I’ve read a lot about sales and their techniques, but I always end up noticing that some successful cases in the market carry some secret with them.
Do you know when you catch your eye and see that strategy is not matching what you studied so much?
So I decided to research in more detail some techniques that are not commented on, but that are used by big names in the market and have proven to be extremely efficient.
Losses from not buying
Imagine that I have a dollar coin in my hands and we are betting heads or tails. If when turning the currency fall guy you lose 100 reais , how much you need to earn on the side * crown * to accept part of the game?
Studies show that to accept this game, the minimum that a participant would accept is 200 reais, at least twice the risk of losing.
This is a principle of psychology called ” loss aversion “, the idea that ** the pain of loss is twice as strong as the pleasure of winning **. In a simpler way, ** we are twice as inclined to take action to avoid losses than to gain some benefit. **
Leaving psychology and going back to the sales universe, remember how most companies demonstrate their advantages to their prospects. Manoel, a seller of human resources management software, would say to his client during a negotiation:
“I guarantee you will save up to 100 thousand reais in one year”
Of course, there is a certain appeal to this argument, the prospect of saving money is always interesting. However, if we take into account studies on loss aversion, it is even more striking to rephrase the argument as follows, showing how much it would lose:
“Without my product and the improvements in the process it brings, you will lose 100 thousand reais next year”
And it is necessary to make it clear here that there is no lie, to stop saving in a process actually means to lose money . The difference is in the way we present this information to our customers and make the offer more attractive.
Increase the price to improve the perception of value
There is a common mistake in the market: entering the competition and fighting to define who offers more features at a lower price.
However, this idea that lower prices bring more customers most of the time has the opposite effect. Because it has lower prices, the perception of value that the market assumes in relation to your product, is that it is worse or of inferior quality.
However, the very relationship that we see happening in the market and that some studies end up suggesting is that the price directly affects the perception of value that customers identify in the product. To understand how serious this perception is, research at Stanford University shows that patients believe that cheaper drugs are less effective. And another Harvard Business Review article explains: ** customer value perception is as important as price. **
Clothing brands work hard on this concept, forcing the impression of value that customers have of the product going beyond the price-quality ratio. We could also justify that a large part of the fashion market transfers the strength of its brands by increasing the price of products, which would be true if most of them had not already reached the market with this pricing strategy.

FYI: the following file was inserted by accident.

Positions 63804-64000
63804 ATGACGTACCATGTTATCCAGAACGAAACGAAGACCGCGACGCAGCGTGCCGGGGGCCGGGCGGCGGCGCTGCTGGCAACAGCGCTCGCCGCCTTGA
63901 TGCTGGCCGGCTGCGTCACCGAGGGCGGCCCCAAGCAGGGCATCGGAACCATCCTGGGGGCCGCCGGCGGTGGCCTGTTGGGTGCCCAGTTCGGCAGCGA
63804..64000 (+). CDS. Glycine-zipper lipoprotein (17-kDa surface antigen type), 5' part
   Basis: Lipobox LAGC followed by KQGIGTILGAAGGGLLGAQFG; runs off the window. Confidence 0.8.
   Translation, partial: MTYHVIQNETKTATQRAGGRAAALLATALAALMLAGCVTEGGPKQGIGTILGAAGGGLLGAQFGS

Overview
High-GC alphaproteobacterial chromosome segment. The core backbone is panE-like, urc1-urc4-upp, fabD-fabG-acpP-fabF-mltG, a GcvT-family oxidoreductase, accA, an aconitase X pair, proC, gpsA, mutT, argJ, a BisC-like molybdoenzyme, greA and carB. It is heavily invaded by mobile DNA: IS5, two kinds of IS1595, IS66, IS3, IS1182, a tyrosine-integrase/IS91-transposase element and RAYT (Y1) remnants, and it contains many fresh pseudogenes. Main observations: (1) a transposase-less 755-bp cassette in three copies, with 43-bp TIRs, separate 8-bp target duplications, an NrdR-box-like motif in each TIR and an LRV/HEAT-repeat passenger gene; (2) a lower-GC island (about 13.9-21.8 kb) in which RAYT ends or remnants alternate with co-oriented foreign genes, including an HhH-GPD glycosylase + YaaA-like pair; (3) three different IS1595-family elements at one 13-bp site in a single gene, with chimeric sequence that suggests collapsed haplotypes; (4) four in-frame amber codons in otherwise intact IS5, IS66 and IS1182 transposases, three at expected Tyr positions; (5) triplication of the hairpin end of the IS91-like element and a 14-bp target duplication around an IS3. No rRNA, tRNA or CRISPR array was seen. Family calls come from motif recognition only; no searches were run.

Other products are also known for applying this strategy, differentiating themselves from the competition, not for presenting a more competitive price, but for demonstrating superiority by increasing prices in relation to competitors.
Apple with its line of cell phones and computers follows this model to the letter. Their products tend to reach a higher price range, not so much above direct competitors, but always treating their pricing as a quality differential. Customers easily buy this notion of better quality in relation to the higher price.
The iPhone X and Galaxy S9 are, for example, devices of the same competitive category in terms of technical specifications and market reach, however the Apple smartphone costs at least R $ 1,200 more than the competitor. It is clear that Apple customers consider the quality of their iPhones to be different from the competitor.
Present your weaknesses as advantages
Every business has its negative aspects, weaknesses in relation to its competitors that can leave loopholes during negotiations.
These negative points are not always technical or lack of functionality, sometimes they are fundamental characteristics when the company matures. A company launching to the market, for example, often does not have many customers, and for the market this can be perceived as a negative point that denounces a low adhesion.
The best thing to do in these cases is to try to reformulate each of the negative points of the product raised based on the experience of customer inquiries and the sales history of your CRM.
Right now that old SWOT matrix that we learned in college and rarely apply can help to identify the points that need this treatment.
In the end, what will be needed is a good game of argument and sales strategy to present what was previously bad as something positive.
Still in the example of having few customers, which before would be a difficulty to justify: “I still have few customers but our base is growing” *, * ends up becoming an advantage for the prospect:
“By adopting a new solution on the market and with so many differences, you will certainly be one step ahead of your competitors.”
These are just three of the many techniques that we can hardly find concrete information on how to execute, but when applied accurately and with the necessary tests, they can greatly influence how the customer interacts during a negotiation and the results in billing.